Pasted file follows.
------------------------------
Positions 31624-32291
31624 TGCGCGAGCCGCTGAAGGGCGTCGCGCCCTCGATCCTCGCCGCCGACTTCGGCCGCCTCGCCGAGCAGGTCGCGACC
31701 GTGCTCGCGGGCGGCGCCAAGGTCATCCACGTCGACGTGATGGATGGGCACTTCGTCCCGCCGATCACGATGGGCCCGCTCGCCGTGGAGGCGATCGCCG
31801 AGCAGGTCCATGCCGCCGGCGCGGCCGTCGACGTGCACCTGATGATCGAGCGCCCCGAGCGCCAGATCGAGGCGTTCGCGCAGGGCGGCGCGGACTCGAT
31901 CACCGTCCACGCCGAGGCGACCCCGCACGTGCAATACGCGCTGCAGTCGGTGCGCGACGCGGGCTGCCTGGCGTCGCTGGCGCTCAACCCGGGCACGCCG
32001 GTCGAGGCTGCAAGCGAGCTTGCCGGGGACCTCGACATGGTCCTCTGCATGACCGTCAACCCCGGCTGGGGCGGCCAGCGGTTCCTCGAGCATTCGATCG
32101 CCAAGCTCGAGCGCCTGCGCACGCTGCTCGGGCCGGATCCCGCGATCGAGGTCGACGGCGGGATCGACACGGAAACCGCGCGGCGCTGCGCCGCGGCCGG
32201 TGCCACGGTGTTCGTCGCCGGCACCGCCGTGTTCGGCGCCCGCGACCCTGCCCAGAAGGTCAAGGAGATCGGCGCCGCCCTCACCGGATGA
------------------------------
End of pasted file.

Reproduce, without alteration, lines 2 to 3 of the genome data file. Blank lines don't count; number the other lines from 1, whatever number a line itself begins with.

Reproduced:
31624 TGCGCGAGCCGCTGAAGGGCGTCGCGCCCTCGATCCTCGCCGCCGACTTCGGCCGCCTCGCCGAGCAGGTCGCGACC
31701 GTGCTCGCGGGCGGCGCCAAGGTCATCCACGTCGACGTGATGGATGGGCACTTCGTCCCGCCGATCACGATGGGCCCGCTCGCCGTGGAGGCGATCGCCG